A General Power of Attorney allows you to temporarily grant someone else the authority to deal with your affairs. This can be useful if you're travelling or working abroad, for example. A General Power of Attorney will only remain valid while you still have mental capacity to make your own decisions.

  • How do I make a certified copy of a General Power of Attorney?

    Photocopying the original general power of attorney and certifying that it is a true copy of the original makes a certified copy. If the copy consists of more than one page, write on each page of the copy the words 'This is a true and complete copy of the corresponding page of the original'. If the copy consists of one page, write on the page the words 'This is a true and complete copy of the original'.

    After doing this, the donor/granter should sign the certified copy. If the donor is not available for any reason, please refer to the relevant document guidance notes as to who can sign on their behalf.

    Please note that many banks and other financial institutions will only accept a certified copy by a suitably qualified independent professional who is subject to the Money Laundering Regulations. In some cases, they may also ask to see the original document.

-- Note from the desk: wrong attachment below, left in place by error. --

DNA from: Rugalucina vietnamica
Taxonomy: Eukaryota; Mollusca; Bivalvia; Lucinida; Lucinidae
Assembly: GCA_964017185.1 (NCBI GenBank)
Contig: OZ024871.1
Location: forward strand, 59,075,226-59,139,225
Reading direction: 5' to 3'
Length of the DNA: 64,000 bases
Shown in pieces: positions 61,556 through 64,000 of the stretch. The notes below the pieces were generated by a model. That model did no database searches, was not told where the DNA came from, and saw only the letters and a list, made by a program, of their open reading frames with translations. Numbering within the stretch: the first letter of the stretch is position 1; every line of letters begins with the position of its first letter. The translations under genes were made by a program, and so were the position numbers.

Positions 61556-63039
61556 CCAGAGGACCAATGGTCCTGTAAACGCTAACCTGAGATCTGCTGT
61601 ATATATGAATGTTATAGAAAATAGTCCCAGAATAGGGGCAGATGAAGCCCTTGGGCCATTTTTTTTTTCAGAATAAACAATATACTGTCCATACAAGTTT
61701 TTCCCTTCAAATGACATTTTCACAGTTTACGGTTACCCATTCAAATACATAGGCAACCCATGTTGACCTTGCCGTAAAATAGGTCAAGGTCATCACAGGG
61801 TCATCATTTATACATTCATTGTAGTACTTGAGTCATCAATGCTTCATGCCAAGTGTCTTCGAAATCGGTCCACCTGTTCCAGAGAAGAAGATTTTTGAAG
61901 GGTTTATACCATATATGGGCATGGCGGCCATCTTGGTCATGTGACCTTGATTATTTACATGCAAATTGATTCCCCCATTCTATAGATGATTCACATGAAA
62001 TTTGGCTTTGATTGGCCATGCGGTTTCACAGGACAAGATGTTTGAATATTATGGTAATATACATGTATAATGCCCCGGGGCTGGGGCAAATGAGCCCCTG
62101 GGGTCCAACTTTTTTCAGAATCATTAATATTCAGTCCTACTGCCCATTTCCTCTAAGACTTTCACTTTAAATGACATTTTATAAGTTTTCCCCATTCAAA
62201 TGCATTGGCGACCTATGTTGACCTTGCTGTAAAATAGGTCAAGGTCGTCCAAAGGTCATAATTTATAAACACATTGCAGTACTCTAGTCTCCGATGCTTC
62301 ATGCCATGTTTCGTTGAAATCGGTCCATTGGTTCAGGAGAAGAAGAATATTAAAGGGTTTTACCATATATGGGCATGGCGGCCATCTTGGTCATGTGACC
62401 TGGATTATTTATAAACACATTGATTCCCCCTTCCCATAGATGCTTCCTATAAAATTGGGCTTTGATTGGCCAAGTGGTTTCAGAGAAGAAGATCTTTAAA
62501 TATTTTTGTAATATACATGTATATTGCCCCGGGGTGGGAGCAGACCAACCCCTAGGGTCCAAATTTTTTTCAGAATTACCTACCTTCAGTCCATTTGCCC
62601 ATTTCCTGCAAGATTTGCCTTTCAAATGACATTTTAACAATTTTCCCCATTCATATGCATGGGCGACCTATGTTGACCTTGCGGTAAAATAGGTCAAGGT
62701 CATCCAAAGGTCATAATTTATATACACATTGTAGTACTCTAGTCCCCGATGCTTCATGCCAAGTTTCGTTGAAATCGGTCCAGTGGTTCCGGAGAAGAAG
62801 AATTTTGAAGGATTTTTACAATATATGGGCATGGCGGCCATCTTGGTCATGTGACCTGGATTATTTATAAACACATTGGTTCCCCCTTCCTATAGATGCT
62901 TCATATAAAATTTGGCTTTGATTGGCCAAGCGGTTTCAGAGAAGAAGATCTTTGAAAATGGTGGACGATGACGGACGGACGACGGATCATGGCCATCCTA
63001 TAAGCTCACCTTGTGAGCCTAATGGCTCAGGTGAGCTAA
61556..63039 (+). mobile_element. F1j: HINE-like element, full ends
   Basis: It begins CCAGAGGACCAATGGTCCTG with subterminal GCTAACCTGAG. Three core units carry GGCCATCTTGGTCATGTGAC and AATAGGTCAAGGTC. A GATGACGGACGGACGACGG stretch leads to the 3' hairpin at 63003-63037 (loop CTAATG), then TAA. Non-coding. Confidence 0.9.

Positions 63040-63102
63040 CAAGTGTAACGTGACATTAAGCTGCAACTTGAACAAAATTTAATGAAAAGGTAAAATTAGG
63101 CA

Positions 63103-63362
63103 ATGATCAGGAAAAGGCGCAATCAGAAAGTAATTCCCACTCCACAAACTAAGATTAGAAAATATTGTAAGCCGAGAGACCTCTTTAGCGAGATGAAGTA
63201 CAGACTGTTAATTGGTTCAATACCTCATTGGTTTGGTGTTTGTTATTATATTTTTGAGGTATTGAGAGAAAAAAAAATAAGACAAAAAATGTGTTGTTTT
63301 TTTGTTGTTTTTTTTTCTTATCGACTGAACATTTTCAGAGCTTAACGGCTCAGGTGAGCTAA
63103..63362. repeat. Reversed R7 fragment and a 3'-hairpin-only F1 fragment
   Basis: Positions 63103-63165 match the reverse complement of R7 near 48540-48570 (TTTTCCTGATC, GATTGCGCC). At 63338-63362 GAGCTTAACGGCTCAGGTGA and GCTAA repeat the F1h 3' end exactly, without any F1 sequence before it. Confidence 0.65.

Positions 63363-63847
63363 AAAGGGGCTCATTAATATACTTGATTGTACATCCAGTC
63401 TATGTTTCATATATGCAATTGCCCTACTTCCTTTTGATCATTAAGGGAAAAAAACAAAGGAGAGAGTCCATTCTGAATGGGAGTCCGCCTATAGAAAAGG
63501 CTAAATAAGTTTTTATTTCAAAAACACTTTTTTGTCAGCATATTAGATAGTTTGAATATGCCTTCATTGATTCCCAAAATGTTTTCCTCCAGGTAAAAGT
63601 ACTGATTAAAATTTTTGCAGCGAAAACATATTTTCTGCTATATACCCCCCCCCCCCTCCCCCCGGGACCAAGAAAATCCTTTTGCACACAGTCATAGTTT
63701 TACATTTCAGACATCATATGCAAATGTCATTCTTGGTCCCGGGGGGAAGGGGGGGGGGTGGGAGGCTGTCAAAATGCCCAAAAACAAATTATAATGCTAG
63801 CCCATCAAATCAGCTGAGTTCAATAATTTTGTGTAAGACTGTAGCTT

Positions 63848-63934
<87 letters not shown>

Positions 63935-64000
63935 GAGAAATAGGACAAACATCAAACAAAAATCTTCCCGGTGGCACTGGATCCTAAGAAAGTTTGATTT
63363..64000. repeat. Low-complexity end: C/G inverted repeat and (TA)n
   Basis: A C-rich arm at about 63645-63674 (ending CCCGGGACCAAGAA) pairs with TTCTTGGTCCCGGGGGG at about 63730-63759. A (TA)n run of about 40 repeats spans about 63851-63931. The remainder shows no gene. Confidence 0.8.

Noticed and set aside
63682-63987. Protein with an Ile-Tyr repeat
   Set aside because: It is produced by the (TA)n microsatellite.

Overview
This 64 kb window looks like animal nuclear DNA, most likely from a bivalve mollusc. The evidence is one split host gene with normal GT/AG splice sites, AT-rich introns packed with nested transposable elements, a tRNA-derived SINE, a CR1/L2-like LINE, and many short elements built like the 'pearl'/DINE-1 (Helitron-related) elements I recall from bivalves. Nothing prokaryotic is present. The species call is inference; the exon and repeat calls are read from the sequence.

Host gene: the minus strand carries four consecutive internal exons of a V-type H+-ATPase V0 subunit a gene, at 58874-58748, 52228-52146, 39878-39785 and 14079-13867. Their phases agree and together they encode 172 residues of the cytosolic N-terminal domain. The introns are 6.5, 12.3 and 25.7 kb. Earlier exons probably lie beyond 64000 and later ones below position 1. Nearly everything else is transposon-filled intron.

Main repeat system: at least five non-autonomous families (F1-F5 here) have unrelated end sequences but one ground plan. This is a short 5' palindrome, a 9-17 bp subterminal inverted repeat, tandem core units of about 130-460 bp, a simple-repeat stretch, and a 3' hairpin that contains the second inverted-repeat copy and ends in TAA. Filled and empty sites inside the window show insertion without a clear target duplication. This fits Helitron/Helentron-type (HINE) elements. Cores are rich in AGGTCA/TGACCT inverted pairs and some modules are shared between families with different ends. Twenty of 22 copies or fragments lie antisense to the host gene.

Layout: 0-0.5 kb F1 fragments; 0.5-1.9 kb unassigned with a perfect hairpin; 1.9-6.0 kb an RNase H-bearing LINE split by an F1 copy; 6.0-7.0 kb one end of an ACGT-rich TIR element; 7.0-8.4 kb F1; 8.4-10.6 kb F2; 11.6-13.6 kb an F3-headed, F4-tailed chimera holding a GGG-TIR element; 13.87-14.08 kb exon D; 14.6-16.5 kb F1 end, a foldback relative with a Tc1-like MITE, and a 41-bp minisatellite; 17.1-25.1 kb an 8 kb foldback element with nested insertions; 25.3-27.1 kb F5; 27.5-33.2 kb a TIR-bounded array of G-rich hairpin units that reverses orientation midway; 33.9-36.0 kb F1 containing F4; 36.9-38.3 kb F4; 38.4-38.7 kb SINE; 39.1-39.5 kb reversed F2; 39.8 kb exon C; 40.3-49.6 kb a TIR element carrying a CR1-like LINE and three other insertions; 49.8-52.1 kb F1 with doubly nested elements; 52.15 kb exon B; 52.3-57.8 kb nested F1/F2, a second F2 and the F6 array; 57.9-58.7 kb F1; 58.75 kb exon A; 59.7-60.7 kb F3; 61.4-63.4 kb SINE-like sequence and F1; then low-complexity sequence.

• What happens after I complete my Lasting Power of Attorney?

    In England and Wales, it isn't possible to start using a Lasting Power of Attorney (LPA) until it has been registered with the Office of the Public Guardian (OPG). The same is true in Scotland of Continuing or Welfare Powers of Attorney, where the document must be registered with the Scottish Office of the Public Guardian.

    You can register the LPA yourself if you are capable or your attorney can do it for you. In England and Wales, it takes from 8 to 10 weeks to register an LPA, assuming there are no mistakes in the application. If there are any errors, the registration will have to be submitted again. Remember that there are two types of LPA. If both a Property and Financial Affairs LPA and a Health and Welfare LPA, are wanted, they will need to be created and registered individually, even if the attorneys are the same for both.